Accessibility links

US Lauds Progress in Iraq


U.S. Secretary of State Condoleezza Rice praised top U.S. civilian and military leaders - Ambassador to Iraq Ryan Crocker and General David Petraeus - for helping to reduce violence and restore normal life to the country. General Petraeus has been assigned to lead the U.S. Central Command. His future role could change depending on who becomes the next U.S. president. Leta Hong Fincher has more.

Secretary of State Condoleezza Rice on Monday presented the department's Distinguished Service Award to the former top U.S. commander in Iraq, General David Petraeus, and the U.S. ambassador to Baghdad, Ryan Crocker.

Rice praised them for helping to bring positive change to Iraq. "Sectarian violence has plummeted in Iraq, terrorist attacks are fewer and farther between, and displaced Iraqis are now returning to their homes," Rice said. "Al-Qaida in Iraq is being battered and broken, the Iraqi economy is springing back to life, the elected regime in Baghdad is growing more effective and expanding its sovereign writ."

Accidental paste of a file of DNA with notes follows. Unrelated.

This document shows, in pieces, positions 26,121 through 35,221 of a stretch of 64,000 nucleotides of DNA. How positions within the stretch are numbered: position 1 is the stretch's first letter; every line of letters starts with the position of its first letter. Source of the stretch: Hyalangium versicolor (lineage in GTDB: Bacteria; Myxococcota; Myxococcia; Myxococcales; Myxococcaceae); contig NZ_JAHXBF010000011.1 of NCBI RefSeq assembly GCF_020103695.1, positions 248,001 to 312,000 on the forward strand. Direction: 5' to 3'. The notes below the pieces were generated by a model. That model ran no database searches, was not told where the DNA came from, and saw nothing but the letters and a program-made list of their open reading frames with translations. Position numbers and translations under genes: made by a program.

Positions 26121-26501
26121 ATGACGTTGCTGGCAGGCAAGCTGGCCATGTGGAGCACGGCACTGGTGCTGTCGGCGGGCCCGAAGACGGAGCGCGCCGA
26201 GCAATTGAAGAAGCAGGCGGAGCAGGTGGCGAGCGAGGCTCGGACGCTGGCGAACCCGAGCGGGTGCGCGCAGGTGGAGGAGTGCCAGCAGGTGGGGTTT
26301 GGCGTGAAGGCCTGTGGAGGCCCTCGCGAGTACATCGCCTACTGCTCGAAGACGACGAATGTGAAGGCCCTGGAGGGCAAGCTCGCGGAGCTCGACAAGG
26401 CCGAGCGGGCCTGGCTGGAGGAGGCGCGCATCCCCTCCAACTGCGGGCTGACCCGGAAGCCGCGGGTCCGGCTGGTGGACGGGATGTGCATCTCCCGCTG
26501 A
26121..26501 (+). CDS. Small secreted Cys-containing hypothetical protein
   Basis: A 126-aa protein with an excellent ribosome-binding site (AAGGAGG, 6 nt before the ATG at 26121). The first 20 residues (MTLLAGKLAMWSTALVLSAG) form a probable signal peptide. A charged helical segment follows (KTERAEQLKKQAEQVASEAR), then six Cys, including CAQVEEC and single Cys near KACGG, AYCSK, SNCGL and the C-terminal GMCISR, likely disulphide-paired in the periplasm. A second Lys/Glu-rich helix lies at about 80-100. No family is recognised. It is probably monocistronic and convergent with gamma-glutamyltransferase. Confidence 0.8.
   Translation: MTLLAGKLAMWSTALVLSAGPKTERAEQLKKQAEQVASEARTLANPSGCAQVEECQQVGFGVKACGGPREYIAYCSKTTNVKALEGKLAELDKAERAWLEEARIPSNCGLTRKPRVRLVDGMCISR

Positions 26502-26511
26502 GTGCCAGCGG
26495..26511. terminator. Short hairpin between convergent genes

Rice said Iraq is slowly returning to normal. She said the triumph of peace and freedom in Iraq will be a beacon of hope in the Middle East.

"Success in Iraq is not a sure thing, but we can now see a glimpse of what success will look like: an Iraq at peace with itself, secure in its region, with a democratic government that can defend itself and sustain itself, eventually without international support," Rice said.

General Petraeus has been named head of the U.S. Central Command. It oversees operations in the Middle East and Central Asia, including Afghanistan.

Republican presidential nominee John McCain credits Petraeus with turning around the war in Iraq by leading the 2007 surge in U.S. troops. McCain says as president he would give Petraeus flexibility in setting U.S. troop levels in Iraq.

But Democratic candidate Barack Obama says he would withdraw U.S. combat brigades within 16 months after becoming president.

XS
SM
MD
LG